Dr. LouAnn Woodward, the Medical Center's newly selected vice chancellor, has taken over from a man old enough to be her father but not too old to be her friend.
After serving for more than five years as the institution's leader, Dr. James Keeton, stepped down March 1 in favor of his second-in-command and the first woman to ever sit in that chair. Keeton will continue to serve the Medical Center in an advisory capacity.
"He has been a wonderful friend and an amazing mentor, and I've learned a lot from him," said Woodward. "Working with him has been tremendously helpful for me."
For his part, Keeton said, "I could not have done my almost six years in this job without our partnership. Because it has been a partnership, and it's been fun."
With the appointment of Woodward, announced Feb. 18 by Dr. Dan Jones, University of Mississippi chancellor, the Carroll County native is poised to make history, if not major changes.
"I don't see any crashing of programs," said Woodward, who will still be able to call on Keeton in his new advisory role.
"I believe we're on the right track with all our missions. But I would like to see this institution put its foot on the gas and accelerate.
"Of course, we'll always need to reassess, but the general direction we're headed in is very good."
Woodward, an emergency medicine physician, has been a part of UMMC's academic administration since 2003 and has served in the vice chancellor's office with Keeton since 2009. Since then, she has been vice dean of the medical school as well.
"I believe the leadership team in the School of Medicine, and in the whole organization, is as strong as it's ever been," she said. "The leaders here are strong and dedicated people."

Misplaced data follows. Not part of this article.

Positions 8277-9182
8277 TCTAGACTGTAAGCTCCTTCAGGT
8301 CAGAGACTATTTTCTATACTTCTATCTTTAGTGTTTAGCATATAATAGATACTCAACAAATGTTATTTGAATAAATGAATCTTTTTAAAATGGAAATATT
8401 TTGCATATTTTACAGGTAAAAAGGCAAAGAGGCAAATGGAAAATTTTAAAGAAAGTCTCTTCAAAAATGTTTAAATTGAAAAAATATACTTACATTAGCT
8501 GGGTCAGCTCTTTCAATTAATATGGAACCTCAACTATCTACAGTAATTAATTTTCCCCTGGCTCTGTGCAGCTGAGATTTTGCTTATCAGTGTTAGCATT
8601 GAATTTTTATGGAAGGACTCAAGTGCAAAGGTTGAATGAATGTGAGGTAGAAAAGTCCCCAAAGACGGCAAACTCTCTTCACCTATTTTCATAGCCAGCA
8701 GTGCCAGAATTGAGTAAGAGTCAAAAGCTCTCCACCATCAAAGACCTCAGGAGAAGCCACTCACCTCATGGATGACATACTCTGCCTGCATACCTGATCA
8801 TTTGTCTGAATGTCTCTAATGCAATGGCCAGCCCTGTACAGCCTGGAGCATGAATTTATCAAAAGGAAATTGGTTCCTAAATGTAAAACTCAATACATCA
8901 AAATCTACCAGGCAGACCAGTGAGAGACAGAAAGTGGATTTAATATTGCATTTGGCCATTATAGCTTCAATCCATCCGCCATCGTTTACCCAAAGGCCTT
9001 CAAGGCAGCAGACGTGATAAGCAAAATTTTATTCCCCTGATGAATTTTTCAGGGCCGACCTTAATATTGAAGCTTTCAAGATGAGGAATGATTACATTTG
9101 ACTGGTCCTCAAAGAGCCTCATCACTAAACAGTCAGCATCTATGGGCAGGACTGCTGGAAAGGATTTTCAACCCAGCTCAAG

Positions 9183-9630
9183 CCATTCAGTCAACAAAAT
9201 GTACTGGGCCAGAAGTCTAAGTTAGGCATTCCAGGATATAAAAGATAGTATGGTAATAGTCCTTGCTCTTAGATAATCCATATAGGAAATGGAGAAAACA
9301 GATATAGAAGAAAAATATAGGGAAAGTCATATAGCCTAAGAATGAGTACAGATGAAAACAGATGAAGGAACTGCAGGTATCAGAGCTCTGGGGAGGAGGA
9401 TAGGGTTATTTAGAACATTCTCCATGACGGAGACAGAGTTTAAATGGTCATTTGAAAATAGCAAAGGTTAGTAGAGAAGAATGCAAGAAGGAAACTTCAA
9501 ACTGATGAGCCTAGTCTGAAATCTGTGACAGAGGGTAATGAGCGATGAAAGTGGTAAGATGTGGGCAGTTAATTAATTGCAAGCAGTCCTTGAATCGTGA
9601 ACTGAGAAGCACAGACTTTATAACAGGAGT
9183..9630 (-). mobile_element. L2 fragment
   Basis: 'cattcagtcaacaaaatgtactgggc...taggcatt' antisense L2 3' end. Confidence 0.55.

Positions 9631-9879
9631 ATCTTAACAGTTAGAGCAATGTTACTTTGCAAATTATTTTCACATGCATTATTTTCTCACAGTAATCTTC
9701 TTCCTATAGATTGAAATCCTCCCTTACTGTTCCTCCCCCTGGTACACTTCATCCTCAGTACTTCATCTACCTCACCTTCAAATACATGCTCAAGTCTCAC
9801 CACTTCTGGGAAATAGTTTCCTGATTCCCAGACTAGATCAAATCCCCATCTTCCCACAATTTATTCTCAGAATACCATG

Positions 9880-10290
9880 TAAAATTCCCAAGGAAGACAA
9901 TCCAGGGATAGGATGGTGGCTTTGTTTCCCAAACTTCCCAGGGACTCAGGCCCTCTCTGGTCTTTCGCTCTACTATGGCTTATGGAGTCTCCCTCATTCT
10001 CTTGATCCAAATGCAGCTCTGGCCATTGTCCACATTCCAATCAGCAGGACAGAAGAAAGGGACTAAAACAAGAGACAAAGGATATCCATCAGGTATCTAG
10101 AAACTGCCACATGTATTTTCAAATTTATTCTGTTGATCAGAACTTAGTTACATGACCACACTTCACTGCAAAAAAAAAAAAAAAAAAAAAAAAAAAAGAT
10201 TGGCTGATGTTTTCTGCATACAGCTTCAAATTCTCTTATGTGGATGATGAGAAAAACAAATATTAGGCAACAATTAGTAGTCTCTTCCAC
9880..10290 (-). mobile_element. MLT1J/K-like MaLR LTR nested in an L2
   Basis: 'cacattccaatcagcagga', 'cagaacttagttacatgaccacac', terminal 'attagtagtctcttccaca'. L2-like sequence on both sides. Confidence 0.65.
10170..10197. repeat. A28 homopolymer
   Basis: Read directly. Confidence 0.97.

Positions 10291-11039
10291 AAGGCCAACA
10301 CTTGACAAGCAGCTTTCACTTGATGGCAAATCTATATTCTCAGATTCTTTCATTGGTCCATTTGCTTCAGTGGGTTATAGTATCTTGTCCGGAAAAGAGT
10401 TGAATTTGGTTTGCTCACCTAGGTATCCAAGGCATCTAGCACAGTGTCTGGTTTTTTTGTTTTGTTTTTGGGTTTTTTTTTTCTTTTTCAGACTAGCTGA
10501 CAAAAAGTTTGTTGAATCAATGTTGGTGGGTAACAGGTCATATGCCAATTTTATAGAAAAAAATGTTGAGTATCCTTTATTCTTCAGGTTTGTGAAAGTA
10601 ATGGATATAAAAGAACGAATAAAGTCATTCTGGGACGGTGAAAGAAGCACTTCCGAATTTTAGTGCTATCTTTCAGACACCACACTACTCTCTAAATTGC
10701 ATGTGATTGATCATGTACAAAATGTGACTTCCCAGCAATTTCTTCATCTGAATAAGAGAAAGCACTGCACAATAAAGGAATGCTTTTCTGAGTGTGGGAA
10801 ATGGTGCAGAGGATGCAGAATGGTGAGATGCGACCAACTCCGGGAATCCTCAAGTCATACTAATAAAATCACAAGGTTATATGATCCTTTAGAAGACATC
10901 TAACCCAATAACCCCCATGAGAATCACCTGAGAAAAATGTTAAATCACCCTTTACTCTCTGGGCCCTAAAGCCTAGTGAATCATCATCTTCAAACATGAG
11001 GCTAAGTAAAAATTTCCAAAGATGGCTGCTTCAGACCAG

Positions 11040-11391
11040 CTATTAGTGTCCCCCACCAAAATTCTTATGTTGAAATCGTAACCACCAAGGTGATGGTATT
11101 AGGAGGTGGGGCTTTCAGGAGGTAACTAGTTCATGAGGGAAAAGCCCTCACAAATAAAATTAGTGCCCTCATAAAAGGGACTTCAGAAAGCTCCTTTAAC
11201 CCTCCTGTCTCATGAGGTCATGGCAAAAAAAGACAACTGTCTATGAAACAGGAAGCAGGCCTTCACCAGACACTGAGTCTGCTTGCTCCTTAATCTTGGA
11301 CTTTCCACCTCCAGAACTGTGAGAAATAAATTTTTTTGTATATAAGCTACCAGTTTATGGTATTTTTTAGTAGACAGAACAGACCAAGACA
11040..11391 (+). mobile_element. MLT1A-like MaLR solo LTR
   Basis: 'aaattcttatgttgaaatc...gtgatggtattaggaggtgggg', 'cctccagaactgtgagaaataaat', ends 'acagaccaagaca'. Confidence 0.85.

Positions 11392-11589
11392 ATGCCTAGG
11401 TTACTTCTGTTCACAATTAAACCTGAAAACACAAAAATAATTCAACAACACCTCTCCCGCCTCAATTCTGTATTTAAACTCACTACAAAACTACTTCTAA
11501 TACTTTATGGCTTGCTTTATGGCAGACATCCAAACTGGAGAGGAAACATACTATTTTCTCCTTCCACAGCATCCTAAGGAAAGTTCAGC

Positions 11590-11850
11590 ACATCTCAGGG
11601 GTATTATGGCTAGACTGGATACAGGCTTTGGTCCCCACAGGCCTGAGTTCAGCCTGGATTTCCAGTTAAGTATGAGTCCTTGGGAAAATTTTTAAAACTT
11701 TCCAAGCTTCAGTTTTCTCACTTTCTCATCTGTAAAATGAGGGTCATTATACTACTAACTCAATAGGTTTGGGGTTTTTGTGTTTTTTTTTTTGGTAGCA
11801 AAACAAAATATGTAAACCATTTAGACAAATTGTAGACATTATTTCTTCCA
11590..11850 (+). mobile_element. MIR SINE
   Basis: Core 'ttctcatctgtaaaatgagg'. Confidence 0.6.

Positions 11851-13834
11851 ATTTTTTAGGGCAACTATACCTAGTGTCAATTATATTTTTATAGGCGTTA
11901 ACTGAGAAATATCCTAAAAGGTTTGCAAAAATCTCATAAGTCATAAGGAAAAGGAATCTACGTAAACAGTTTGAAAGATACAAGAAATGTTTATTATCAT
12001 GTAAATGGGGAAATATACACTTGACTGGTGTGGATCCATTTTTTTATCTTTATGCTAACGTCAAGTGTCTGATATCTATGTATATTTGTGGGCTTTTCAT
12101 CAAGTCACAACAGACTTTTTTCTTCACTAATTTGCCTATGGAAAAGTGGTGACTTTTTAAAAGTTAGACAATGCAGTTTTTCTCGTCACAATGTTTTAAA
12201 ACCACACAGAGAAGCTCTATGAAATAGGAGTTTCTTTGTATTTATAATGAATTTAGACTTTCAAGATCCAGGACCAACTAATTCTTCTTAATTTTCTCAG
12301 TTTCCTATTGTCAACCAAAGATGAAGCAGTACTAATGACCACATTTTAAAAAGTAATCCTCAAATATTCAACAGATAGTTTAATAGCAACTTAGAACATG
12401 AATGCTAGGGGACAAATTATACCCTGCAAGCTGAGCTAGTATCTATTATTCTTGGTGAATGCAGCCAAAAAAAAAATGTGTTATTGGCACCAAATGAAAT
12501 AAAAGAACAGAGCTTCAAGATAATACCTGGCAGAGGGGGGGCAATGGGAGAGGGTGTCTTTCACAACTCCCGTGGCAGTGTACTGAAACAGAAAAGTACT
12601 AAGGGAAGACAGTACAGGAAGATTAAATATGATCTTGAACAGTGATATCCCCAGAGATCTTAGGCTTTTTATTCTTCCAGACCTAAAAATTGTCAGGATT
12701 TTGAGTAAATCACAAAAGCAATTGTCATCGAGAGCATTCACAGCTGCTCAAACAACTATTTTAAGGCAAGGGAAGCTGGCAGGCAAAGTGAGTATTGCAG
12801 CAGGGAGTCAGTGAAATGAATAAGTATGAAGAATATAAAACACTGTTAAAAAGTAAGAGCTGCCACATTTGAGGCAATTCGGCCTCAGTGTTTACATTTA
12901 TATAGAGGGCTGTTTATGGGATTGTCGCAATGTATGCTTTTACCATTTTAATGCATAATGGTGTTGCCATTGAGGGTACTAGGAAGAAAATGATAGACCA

With her rise to the Medical Center's top post, "two of the most powerful advocates for the health of Mississippians are women," said Keeton, referring also to Dr. Mary Currier, state health officer, who, like Keeton and Woodward, earned her medical degree at UMMC.
The new vice chancellor, basically the CEO of the Medical Center, is responsible for 9,300 employees, 3,000 students, four teaching hospitals, two community hospitals, five health professions schools and an annual operating budget of $1.6 billion.
Jones announced his choice of Woodward following a meeting of the board of the Mississippi Institutions of Higher Learning, which affirmed the selection.
"She has earned a national reputation in medical education and has contributed greatly to our medical school's recognition as one of the very best in the country," Jones said.
Woodward chairs the subcommittee on international relations for the accrediting body for U.S. and Canadian medical schools: the Liaison Committee on Medical Education. During the past few years, she has directed the expansion of the medical school class and the successful 2012 re-accreditation of its academic programs.
"Dr. Woodward's years of experience with the University of Mississippi Medical Center make her the perfect choice to lead the institution," said Aubrey Patterson, president of the IHL board. "She understands every aspect of the UMMC mission and will provide leadership to expand the Medical Center's service to its patients, its students and the state."
The selection was the culmination of a national search that began around July 2014, when Keeton announced his intention to step down.
Among the elected officials praising the decision were Mississippi Gov. Phil Bryant and Lynn Fitch, state treasurer, who noted its historic significance. Fitch, the first Republican woman, and only the second woman ever, to hold her current office, said, "I trust (Woodward) will continue to be an inspiration to us all."
Woodward said that, although she is the first female vice chancellor, "I won't be the last."
The other finalist was Dr. Stephen J. Spann, a family medicine physician and chief medical officer for the Johns Hopkins Medicine-affiliated hospital in the United Arab Emirates.
Jones commended Morris Stocks, University of Mississippi provost, and the Vice Chancellor Search Committee for their work in the selection process.
"The only thing that could have improved it," Woodward said with a laugh, "was it could have been a little faster."